Warning: expand stadium or Sony Open exits
Written by Scott Blake on June 11, 2014
Frustrated by a committee picking apart his company’s stadium expansion plan, the Sony Open’s director says the pro tennis tournament will be forced to leave Miami if the plan doesn’t go through.
The annual Open on Key Biscayne has developed into one of the county’s highest-profile sports events, and organizers maintain the world-class players, crowds and international broadcast bring millions of dollars in economic benefits and publicity to Miami-Dade each year.
If the roughly $50 million expansion at Crandon Park Tennis Center is blocked, the tournament will have to explore moving to another US city or even to the Middle East or the Far East, said IMG Tennis Executive Vice President Adam Barrett.
“I don’t believe, without these changes, that the event will be sustainable in Miami,” Mr. Barrett told Miami Today.
His remarks came after the Crandon Park Amendment Committee voted 3-1 last week to delay a decision on the plan. The committee directed the county’s parks director to work on wording and other details and report back. A date for that has not been set.
The dissenting vote was by Bruce Matheson, whose relatives donated land to the county more than 70 years ago that became Crandon Park and who has led opposition to the tennis center expansion, including a lawsuit dismissed by a local judge.
Mr. Matheson seemed ready for the four-member committee to take a final vote last week. If so, the plan didn’t appear to have the required majority, as committee member Harvey Ruvin, the county’s clerk of courts, said he would be opposed if forced to decide then.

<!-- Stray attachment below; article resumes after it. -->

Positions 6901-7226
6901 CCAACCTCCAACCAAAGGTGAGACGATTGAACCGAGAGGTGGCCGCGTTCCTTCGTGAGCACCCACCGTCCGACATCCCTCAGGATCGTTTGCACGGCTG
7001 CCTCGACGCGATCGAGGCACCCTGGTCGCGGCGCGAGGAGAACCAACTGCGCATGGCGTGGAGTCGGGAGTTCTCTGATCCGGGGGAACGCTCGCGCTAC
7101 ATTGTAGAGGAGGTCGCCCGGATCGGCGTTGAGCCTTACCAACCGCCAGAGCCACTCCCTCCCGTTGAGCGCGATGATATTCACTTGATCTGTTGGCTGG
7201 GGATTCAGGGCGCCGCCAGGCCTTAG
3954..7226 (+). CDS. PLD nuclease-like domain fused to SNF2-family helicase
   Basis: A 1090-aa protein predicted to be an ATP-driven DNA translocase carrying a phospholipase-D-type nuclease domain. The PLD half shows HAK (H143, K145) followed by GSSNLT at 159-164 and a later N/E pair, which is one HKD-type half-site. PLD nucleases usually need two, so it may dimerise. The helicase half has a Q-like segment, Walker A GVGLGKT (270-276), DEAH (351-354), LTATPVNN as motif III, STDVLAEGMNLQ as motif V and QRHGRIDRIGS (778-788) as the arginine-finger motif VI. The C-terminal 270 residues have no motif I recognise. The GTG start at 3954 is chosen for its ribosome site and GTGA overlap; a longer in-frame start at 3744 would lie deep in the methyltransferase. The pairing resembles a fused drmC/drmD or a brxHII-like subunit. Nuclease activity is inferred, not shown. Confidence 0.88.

“I think we’re getting close. I don’t see it as a delaying tactic,” Mr. Ruvin said. “I’d like to give it a fair shot.”
No matter what the committee decides, it could be moot if the tournament organizers win their lawsuit to dismantle the committee and the Crandon Park master plan it enforces.
The committee’s scrutiny of the expansion plan last week, particularly Mr. Matheson’s questioning of details, at times rankled Mr. Barrett and his lawyer, Eugene Stearns.
Referring to taller and brighter lights that would be installed, Mr. Matheson said the tennis center “would look like an oil refinery.”
“It would look like a professional tennis center,” Mr. Barrett shot back. “It looks like an oil refinery now.”
Mr. Stearns took issue with having to go back and work on the plan if the committee doesn’t intend to approve it anyway. He concluded by alluding to his suit that challenges whether “this committee legitimately exists.”
Sounding exasperated, Mr. Barrett said county voters supported the plan in November 2012 and it has been before the committee for about a year and a half.
If the expansion is thwarted, he told the committee, “you’re going to end up with six clay courts and no tennis tournament – have fun.”
After the meeting, he said that without the expansion the Open probably would pull out of Miami before its current lease with the county expires in 2023 because the tennis center is no longer suitable for a top-tier event.
“That’s not a threat,” he added. “It’s just a fact.”